David Bowie was weird, even for a rock star.
From his first burst of fame in the late 1960s, when he hit the big time with a song narrated by a barely-keeping-it-together astronaut, he acted like an emissary from our increasingly hyper-personalized future, goading us to try new and different looks, styles, and thoughts. By the time he died January 10 at the age of 69, we had pretty much caught up to him, which is as great a tribute as can be imagined. The world we live in is much less formal, buttoned-down, and uniform than it was before Bowie strutted onstage as the mythic rock star Ziggy Stardust, "with screwed-up eyes and screwed-down hairdo, like some cat from Japan."
Like Bob Dylan, Bowie was a relentless shape-shifter and a persona-generator. Where Dylan mostly veers back in time to become a hobo folkie, fire-and-brimstone preacher, and desiccated crooner (among other identities), Bowie always looked toward the science-fiction future. Over dozens of records and film and TV appearances, he was constantly evolving, mutating, and—maybe most important of all—obviously enjoying himself.
He was an Ovid, forever metamorphosing: from folkie David Jones (his given name) to space-rock weirdo to ambisexual glam monarch to soul man to Berlin degenerate to "Thin White Duke" to MTV pop master to elder rock god. He revealed his final iteration only days before he died, releasing Blackstar, an album that mixes jazz, hip hop, and 17th-century theater. (One track is called "Tis a Pity She Was a Whore.")
Some of the incarnations were much more successful than others—in the '80s, Richard Butler of the Psychedelic Furs slagged Bowie, with some justice, as "a boring old fart"—but the point isn't that they all worked. It's that he constantly tried different things yet managed to remain unmistakably Bowie. In this, he exemplified what the anthropologist Grant McCracken calls "plenitude": the quickening "speciation" of human social types. The postwar period and especially the last decades of the 20th century, McCracken argues, saw a vast profusion of the sorts of people walking the streets of our cities and towns.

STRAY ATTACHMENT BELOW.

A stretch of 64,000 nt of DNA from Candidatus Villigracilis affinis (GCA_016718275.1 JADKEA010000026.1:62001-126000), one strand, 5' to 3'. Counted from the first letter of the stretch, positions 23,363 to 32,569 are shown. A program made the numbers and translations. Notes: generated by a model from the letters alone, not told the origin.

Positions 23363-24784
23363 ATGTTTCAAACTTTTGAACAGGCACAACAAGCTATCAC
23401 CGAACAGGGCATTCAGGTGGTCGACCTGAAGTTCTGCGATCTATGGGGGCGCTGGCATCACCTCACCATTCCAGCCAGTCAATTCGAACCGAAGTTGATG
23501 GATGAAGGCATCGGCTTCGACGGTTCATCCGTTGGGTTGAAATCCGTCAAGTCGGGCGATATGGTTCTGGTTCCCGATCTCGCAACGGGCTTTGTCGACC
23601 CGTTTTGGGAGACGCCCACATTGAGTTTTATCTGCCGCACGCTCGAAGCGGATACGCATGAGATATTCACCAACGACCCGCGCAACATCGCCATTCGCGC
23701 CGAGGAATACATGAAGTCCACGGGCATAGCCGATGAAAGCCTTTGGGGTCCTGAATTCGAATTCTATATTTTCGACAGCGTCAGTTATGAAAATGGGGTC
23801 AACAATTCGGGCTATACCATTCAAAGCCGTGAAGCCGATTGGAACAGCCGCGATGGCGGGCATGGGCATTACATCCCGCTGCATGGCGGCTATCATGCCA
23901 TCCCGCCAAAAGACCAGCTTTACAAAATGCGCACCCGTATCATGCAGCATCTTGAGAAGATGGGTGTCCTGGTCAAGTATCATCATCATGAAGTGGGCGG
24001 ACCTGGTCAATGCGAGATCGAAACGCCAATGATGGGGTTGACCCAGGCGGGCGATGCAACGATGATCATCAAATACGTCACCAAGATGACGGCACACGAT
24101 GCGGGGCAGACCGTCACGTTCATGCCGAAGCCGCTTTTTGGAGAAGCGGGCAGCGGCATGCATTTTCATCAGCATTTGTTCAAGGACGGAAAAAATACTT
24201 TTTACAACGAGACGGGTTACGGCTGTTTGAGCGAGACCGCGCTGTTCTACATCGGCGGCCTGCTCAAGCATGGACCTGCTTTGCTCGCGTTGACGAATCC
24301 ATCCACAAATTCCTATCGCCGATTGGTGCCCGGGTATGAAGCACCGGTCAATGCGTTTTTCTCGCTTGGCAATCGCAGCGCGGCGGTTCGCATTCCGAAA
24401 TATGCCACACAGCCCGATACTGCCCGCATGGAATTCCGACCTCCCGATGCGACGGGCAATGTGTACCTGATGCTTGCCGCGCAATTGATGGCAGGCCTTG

"Teens," he wrote in 1997, "were once understood in terms of those who were cool and those who weren't. But in a guided tour of mall life a few years ago, I had 15 types of teen lifestyle pointed out to me, including heavy-metal rockers, surfer-skaters, b-girls, goths, and punks. Each of these groups sported their own fashion and listened to their own music. The day of the universally known Top 40 list is gone.
"Gender types are proliferating. Whole new categories of powerful, forthright femaleness have emerged, while 'maleness' is undergoing its own florescence. Gayness, which used to mean adhering to a limited number of public behavioral models, has rapidly subdivided into numerous subgroups. Many of these groups have developed their own literature, music, and even retail communities. They have become social worlds.
"New species of social life can form everywhere: around rock groups (Deadheads); football teams (Raider fans); TV series (Trekkies); leisure activities (line dancers); means of transport (Hell's Angels); sports (Ultimate Frisbee); movies (The Rocky Picture Horror Show); technology (geeks)."
These days, we're all mutants or cyborgs or trans in some way or another. And that's a good thing, especially if we, like Bowie, are directing our own personal evolution. If plenitude had an advance man, it was Bowie, whose playfulness was as insistent as it was daunting and endearing.
The first time I remember encountering his visage was in a TV Guide ad for a television appearance—or was it a full-blown special?—around the time his 1973 album Pinups was released. I would have been around 10 years old. Even today, with countless shows and movies built around androids, drag shows, celebrity sex tapes, and intensive inspections of human corpses, Pinups' cover image still feels freaky and beautiful in great and unsettling ways.
Sporting a shag that was ubiquitous among men and women at the time, Bowie stares straight at the viewer. A drowsy, 'luded-out person rests her (his?) face on the singer's shoulder. What the hell? Are those faces masks? If you removed them, would they reveal flesh and blood or high-tech circuitry? What exactly do the duo's unseen bodies, apparently naked, look like? Weird stuff for 1973, a year when unironic, maudlin songs like "Time in a Bottle" and "The Most Beautiful Girl" topped the charts.